Valuing the environment to make it count in decision making
Benefits from environmental policies are often unpriced “non-market values” (NMVs). Environmental agencies struggle to know how best to measure these relatively intangible benefits, but doing so is important to ensure value for money from public investments. Environmental economists have developed and applied a wide range of methods for estimating NMVs. The methods vary in their comprehensiveness, accuracy and cost. Yet no rigorous tool is available to assess (a) which NMV method is best to implement, accounting for its cost and its potential to improve decisions, or (b) whether any NMV method improves decisions enough to warrant its cost. In creating such a tool, this project will deliver a key breakthrough in environmental economics.
This project is funded by the Australian Research Council and involves collaboration between researchers at UWA, Griffith University and Clark University (USA).
Develop and apply an economic framework for quantifying the costs, the accuracy and the benefits of non-market value information resulting from different methodological approaches, including making decisions without any quantitative measure of non-market values, various methods for conducting benefit transfer, and various methods for conducting original studies.
Identify how the optimal choice of non-market value approach varies in different contexts and circumstances.
Formulate heuristics for analysts and decision makers regarding the choice of non-market value method.
This is a broad-ranging project that encompasses environmental valuation of all types, benefit transfer, decision science and environmental policy. A PhD topic that is relevant to the broader project and is of interest to the student will be developed jointly.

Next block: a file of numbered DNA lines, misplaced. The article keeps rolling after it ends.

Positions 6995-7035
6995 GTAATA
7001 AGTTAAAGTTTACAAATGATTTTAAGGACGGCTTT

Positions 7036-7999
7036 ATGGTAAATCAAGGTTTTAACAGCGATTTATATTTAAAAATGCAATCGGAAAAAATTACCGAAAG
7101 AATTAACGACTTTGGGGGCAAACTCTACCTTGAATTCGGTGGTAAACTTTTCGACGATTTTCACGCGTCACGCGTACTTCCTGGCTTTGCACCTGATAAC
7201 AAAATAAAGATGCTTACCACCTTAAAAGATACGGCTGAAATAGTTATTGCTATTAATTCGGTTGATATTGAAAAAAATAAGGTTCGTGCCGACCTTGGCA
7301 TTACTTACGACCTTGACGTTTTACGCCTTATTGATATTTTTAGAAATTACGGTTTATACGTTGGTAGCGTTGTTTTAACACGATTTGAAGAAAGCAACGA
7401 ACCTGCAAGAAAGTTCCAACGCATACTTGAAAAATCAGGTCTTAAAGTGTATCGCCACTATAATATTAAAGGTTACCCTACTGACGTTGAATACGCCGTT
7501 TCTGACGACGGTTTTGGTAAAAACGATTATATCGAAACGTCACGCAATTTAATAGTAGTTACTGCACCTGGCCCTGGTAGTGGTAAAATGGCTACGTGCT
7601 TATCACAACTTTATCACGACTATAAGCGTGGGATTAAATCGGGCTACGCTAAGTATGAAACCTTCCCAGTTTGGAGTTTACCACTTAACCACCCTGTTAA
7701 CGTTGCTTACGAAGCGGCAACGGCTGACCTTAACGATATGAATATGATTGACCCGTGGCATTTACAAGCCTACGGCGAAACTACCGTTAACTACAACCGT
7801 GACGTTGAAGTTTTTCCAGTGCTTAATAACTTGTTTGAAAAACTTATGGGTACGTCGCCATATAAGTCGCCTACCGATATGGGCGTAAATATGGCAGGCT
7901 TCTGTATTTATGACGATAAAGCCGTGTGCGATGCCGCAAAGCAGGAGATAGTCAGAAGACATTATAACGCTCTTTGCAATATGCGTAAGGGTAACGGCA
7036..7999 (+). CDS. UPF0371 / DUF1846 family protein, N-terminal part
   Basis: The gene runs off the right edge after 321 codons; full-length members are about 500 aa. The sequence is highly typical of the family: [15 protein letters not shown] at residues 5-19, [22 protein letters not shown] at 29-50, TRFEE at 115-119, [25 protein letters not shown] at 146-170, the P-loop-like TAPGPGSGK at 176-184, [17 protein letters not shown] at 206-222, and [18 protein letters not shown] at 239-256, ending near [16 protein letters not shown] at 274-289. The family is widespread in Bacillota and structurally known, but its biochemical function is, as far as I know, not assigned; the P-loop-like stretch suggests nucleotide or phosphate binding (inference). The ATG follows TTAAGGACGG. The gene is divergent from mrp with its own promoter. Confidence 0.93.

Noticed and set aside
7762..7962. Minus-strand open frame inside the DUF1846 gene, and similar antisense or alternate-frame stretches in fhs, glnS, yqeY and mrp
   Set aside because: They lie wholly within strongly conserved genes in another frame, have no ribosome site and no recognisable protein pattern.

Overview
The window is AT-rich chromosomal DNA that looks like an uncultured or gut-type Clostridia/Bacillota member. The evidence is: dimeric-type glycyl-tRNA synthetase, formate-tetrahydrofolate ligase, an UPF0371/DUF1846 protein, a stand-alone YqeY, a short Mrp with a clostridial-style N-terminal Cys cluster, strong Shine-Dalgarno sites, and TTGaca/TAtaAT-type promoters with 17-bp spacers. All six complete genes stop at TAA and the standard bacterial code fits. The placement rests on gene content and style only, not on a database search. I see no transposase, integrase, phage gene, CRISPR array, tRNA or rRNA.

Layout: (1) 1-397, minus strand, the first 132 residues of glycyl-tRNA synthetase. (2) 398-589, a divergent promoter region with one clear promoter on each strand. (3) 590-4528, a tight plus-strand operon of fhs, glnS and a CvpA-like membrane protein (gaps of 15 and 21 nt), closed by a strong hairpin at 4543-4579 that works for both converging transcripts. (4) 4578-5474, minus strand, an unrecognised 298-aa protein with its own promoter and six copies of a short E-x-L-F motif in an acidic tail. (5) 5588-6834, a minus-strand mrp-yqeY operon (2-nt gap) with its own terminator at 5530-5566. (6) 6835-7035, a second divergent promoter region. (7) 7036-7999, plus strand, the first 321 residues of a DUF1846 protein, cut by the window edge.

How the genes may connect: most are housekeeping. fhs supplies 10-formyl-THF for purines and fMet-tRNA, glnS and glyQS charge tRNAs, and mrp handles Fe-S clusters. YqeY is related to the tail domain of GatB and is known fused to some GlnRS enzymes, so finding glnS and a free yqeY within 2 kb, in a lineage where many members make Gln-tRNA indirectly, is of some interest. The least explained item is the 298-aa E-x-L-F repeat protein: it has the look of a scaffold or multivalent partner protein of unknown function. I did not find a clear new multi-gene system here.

Two suggested topics are:
The extrapolation of results from Hedonic Pricing (Benefit Transfer), and its use for policy decision making.
Bayesian Benefit Transfer – a sophisticated method for extrapolating results from non-market valuation.
The successful PhD applicant will be part of the Centre for Environmental Economics and Policy. As part of the Agricultural and Resource Economics group, you will be part of a strong community of PhD students – Australia’s largest in this discipline. Many past PhD students from this group have won national or international awards for their thesis, and there is strong support to students to publish their research in leading international journals.
Depending on the research topic, the team of supervisors will be drawn from David Pannell, Abbie Rogers, Michael Burton, Sayed Iftekhar (Griffith University) and Robert Johnston (Clark University).
I am an environmental economist who is very interested in using the tools of economics to protect and restore the natural environment. I work closely with various government agencies and other bodies to assist them to bring economic thinking into their planning and decision making. My research includes project related to water pollution, threatened species, native vegetation, plastic pollution, climate change, soil conservation and the urban environment. Together with Dr Abbie Rogers, I lead the Centre for Environmental Economics and Policy at UWA. Our work in this area has a strong national and international profile.
Funding and Collaborations
Stipend scholarship of around $27,000 per year for 3 or 3.5 years
Operating funds of at least $4500
Access to resources within the ARC project (funds for travel and meetings that benefit the whole project)
A travel scholarship from UWA $1800
A laptop computer and software
Professor Robert Johnston, Clark University
Dr Sayed Iftekhar, Griffith University
The project will involve collaboration with a set of policy makers in Australian environmental agencies. We will recruit policy makers who want to improve the quality of their decision making by better accounting for values held by the community.
How to Apply
To be accepted into the Doctor of Philosophy, an applicant must demonstrate they have sufficient background experience in independent supervised research to successfully complete, and provide evidence of English language proficiency
Requirements specific to this project:
Background in economics (preferably environmental economics).
Competence in statistical analysis.
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